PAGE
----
News from the Editors -- MEDICA - World Forum for Medicine

MEDICA Newsletter

Social Media

More about…

Image:  CT scan shows a slight reticular pattern in the left lower lobe and subpleural area; Copyright: Zheng et al.

Deep learning makes it possible to detect COVID-19 lesions by analyzing CT chest scans

03/12/2021

A new automated system that involves deep learning technology enables the detection of COVID-19 lesion via the analysis of a computed tomography (CT) scan. This system, described in a study published in the journal Computers in Biology and Medicine, has been carried out by researchers of the UB, the EURECAT Technology Centre of Catalonia, and the Computing Vision Center (CVC).
Read more
Image: Man looking at MRI scan; Copyright: PantherMedia  / Ischukigor

MRI and AI can detect early signs of tumor cell death after novel therapy

02/12/2021

A team led by researchers at Massachusetts General Hospital (MGH) has demonstrated ​​that magnetic resonance imaging (MRI) and artificial intelligence (AI) can be used to detect early signs of tumor cell death in response to a novel virus-based cancer therapy.
Read more
Image: red marked liver in the human body; Copyright: PantherMedia  / sciencepics

New PET imaging-based tool detects liver inflammation from fatty liver disease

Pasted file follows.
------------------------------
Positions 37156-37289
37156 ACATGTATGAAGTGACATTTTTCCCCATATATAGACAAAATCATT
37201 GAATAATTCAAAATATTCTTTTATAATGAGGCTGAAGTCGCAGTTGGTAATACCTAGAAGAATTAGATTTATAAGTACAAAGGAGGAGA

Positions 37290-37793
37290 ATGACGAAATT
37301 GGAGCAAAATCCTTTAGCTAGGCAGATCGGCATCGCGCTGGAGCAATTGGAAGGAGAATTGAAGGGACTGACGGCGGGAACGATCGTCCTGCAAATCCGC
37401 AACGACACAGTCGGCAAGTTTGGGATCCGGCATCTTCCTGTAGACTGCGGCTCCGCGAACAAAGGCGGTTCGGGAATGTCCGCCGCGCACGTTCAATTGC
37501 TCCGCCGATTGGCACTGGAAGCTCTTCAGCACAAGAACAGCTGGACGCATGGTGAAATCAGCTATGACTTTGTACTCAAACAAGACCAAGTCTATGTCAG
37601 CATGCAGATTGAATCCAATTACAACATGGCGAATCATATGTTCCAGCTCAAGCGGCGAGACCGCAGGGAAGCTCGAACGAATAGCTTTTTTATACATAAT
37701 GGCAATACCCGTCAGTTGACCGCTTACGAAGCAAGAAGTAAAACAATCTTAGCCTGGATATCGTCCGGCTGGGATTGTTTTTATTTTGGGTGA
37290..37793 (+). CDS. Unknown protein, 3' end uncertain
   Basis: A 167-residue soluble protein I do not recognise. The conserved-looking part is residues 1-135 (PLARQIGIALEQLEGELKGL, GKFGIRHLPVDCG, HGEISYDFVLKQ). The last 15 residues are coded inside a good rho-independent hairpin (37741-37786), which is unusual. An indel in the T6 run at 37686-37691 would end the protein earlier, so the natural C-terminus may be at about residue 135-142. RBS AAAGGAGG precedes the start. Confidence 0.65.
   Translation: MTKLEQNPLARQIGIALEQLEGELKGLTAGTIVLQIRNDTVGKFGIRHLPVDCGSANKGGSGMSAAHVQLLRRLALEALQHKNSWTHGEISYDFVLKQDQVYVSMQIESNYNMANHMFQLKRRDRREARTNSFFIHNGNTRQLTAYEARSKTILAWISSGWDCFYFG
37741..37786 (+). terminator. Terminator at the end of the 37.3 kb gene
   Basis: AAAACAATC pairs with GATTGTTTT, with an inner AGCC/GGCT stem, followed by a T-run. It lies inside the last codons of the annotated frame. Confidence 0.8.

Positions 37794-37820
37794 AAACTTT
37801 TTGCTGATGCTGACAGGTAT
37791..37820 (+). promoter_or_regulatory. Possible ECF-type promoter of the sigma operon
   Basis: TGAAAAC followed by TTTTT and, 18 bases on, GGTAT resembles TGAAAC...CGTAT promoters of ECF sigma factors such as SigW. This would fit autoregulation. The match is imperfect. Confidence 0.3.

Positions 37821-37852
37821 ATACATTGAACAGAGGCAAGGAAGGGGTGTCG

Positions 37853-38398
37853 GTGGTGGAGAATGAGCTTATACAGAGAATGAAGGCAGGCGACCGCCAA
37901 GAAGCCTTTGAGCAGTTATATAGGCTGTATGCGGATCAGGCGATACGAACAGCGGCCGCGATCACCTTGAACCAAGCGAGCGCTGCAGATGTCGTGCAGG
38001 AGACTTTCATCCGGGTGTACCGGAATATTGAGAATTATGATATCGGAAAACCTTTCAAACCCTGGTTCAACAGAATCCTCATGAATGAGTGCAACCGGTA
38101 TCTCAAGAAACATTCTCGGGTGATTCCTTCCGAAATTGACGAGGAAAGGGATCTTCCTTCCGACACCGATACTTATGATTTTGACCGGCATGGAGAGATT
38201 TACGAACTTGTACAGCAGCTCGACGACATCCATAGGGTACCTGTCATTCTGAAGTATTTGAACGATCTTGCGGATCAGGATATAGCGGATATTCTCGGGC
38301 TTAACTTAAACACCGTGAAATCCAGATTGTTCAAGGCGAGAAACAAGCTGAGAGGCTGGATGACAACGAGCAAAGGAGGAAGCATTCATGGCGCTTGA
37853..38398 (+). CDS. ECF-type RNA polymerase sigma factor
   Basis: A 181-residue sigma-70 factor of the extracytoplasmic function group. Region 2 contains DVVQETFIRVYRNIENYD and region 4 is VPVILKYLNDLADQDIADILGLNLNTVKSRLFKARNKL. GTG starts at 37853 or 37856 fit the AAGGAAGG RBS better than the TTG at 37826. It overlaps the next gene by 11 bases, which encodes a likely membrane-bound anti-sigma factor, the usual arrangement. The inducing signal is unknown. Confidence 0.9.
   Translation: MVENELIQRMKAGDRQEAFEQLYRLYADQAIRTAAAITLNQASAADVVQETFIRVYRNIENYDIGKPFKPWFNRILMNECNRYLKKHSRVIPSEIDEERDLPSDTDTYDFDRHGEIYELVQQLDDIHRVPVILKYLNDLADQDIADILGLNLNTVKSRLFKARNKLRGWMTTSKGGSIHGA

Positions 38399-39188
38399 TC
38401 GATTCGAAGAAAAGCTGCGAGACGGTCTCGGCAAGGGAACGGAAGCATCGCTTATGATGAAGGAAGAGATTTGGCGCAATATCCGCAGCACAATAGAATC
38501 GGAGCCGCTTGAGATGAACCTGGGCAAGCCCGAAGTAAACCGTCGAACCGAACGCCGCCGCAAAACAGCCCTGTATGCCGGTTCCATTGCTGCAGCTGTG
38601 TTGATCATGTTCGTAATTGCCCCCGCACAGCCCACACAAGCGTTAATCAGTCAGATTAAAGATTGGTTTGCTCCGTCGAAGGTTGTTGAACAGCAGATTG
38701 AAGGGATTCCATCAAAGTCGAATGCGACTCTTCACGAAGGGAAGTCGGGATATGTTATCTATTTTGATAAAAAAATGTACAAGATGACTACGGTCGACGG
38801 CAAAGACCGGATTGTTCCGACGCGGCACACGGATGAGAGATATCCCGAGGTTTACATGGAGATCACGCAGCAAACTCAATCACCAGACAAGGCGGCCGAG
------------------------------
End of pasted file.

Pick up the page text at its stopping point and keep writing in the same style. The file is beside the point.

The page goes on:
01/12/2021

A UC Davis Health team has developed a first-of-its-kind positron emission tomography (PET) scan imaging-based tool to detect liver inflammation in patients affected with non-alcoholic fatty liver disease.
Read more
Image: Lung image from National COVID-19 Chest Imaging Database ; Copyright: NCCID Collaborative

New NHS imaging resource assists AI in the COVID-19 fight

30/11/2021

Published in the Open-Access, Open-Data journal GigaScience is the National COVID-19 Chest Imaging Database (NCCID), a centralised database containing chest X-rays, Computed Tomography (CT) and MRI scans from patients across the UK.
Read more
Image: Neuronal cell nuclei of the dentus gyratus and associated blood vessels; Copyright: M. Eckermann/T. Salditt

X-ray image throws light on neurodegenerative disease

29/11/2021

Researchers at the University of Göttingen and University Medical Center Göttingen have now found a new technique to measure and quantify neuronal tissue architecture in three dimensions and at high resolution, which enabled them to identify changes in neurons in Alzheimer's.
Read more
Image: Enhanced images; Copyright: POSTECH